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Detecting and Quantifying the Warm-Hot Intergalactic Medium. Romeel Davé Univ. of Arizona. Overview. Missing Baryons Found. Detecting the WHIM in OVI Absorption. Detecting the WHIM in FUV/X-Ray Absorption. Detecting the WHIM in Emission. Correlation with Galaxies.

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  • Missing Baryons Found.
  • Detecting the WHIM in OVI Absorption.
  • Detecting the WHIM in FUV/X-Ray Absorption.
  • Detecting the WHIM in Emission.
  • Correlation with Galaxies.
the case of the missing baryons
The Case of the Missing Baryons
  • Concordance for Wb≈0.04-0.05:
    • [D/H] in quasar absorption lines (z~3) → Wb≈0.020h-2
    • WMAP CMB (z=1089) → Wb≈0.024h-2
    • Ly-a forest mean flux (z~2-4) → Wb>0.017h-2

Fukugita, Hogan, Peebles 1998

@ z≈0:

whim 10 5 t 10 7 gas
WHIM: 105<T<107 Gas

50Mpc/h LCDMsimulation, with

PM-TVD hydro code.

(Cen & Ostriker 99)

phases of baryons
Phases of Baryons
  • W=0.3, L=0.7, Wb=0.04, H0=70, s8=0.9
  • 2x3243 particles
  • L=100 Mpc/h, e=8 kpc/h
  • Entropy-conservative GADGET (Springel & Hernquist 2002)
  • TreeSPH + cooling + Jn +Multiphase ISM, star formation, feedback, winds  converged SFR history
  • WHIM fraction 46% (z=0)
  • Stellar fraction 7% (z=0)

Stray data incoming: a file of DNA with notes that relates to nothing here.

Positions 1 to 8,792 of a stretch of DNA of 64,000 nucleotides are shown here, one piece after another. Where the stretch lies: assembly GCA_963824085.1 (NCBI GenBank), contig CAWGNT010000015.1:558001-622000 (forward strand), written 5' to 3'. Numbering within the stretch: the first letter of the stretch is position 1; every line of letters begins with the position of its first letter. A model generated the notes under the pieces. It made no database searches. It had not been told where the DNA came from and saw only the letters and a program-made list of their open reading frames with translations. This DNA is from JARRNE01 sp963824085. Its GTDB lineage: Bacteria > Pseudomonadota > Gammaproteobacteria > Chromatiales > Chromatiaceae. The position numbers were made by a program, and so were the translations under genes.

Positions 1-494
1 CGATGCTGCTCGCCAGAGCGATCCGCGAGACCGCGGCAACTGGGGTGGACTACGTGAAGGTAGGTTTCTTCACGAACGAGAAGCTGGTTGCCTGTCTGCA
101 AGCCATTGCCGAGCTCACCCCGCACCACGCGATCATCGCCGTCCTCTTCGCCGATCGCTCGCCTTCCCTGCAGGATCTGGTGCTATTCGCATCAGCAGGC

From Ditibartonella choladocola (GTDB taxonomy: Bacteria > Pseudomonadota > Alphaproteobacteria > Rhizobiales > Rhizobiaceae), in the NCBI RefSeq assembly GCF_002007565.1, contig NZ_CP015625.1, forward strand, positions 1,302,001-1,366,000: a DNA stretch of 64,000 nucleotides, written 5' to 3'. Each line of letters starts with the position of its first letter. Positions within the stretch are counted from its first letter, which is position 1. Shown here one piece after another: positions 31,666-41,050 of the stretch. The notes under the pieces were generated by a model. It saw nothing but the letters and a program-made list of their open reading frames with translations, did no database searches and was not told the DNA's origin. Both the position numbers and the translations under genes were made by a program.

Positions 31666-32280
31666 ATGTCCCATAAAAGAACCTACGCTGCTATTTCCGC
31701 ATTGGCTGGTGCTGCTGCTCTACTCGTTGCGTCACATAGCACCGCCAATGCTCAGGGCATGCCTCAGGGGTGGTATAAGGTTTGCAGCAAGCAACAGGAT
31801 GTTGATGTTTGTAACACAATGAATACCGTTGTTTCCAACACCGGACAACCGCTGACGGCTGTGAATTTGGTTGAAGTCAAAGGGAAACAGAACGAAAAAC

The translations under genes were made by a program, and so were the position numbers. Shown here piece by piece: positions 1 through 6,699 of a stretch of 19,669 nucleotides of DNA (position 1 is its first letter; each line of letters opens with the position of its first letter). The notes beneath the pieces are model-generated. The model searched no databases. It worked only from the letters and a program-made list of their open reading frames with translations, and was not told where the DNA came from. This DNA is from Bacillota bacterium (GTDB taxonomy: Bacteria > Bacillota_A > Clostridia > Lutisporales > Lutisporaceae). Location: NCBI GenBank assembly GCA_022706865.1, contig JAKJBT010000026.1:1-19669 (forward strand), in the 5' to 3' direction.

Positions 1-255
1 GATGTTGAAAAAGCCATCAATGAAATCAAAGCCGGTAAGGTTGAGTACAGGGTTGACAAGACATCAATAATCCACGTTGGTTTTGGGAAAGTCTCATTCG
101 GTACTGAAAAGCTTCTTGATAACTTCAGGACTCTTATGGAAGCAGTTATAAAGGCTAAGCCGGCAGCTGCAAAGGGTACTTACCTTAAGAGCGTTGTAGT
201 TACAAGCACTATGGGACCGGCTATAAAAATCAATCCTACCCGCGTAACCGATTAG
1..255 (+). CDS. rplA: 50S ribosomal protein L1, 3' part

physical properties of whim
Physical Properties of WHIM
  • WHIM temperature peaks at nonlinear collapse scale: Tnlcnl2=0.3(HLnl)2
  • Less than 1/3 of the WHIM in bound objects, i.e. groups (mostly above 0.5 keV).
  • rT with large scatter (contrast with Lya forest, where rT0.6).

Dave et al 2001

detecting the whim ovi absorption
Detecting the WHIM: OVI Absorption
  • OVI(1032,1037Å) has collisional ionization maximum at T=105.5K, nicely in WHIM range.
  • Caveat: Photoionization from UV background can increase fraction at low temperatures.
  • Seen ubiquitously in low-redshift quasar spectra, dN/dz~50 for EW>30mÅ (Tripp et al 2000), indicative of significant baryon reservoir.

Chen et al 2004

Tripp et al 2000

detecting the whim ovi absorption1
Detecting the WHIM: OVI Absorption
  • Ly-alpha forest statistics are well-reproduced in simulations, when data and models are analyzed similarly; lends support to large-scale structure interpretation of Lya forest even at low-z.
  • Simulations also broadly reproduce observed OVI line density for assumed [O/H]סּ~0.1 and HM ionizing background.

Chen et al 2004

nature of ovi absorption
Nature of OVI Absorption
  • Spectra drawn from simulation applying metallicity relation: [O/H]=-1.5+0.36 log d.
  • Ionizing background: Haardt & Madau 2001 with galaxy contribution, plus X-ray background from Miyaji etal 1998 (unimportant for OVI).
  • OVI arises in cooler photoionized gas also!
  • How do we distinguish WHIM from “warm”?
ovi absorber statistics
OVI Absorber Statistics
  • 20 “STIS-like” spectra, with reduced noise.
  • Cumulative EW distribution agrees with observations.
  • Column density distribution is steep: slope-2.3
  • WHIM absorbers (T>105K) show up for EW>40mÅ, but not dominant.
  • b-parameters peak at 25 km/s, but don’t correlate well with T.
temperature diagnostic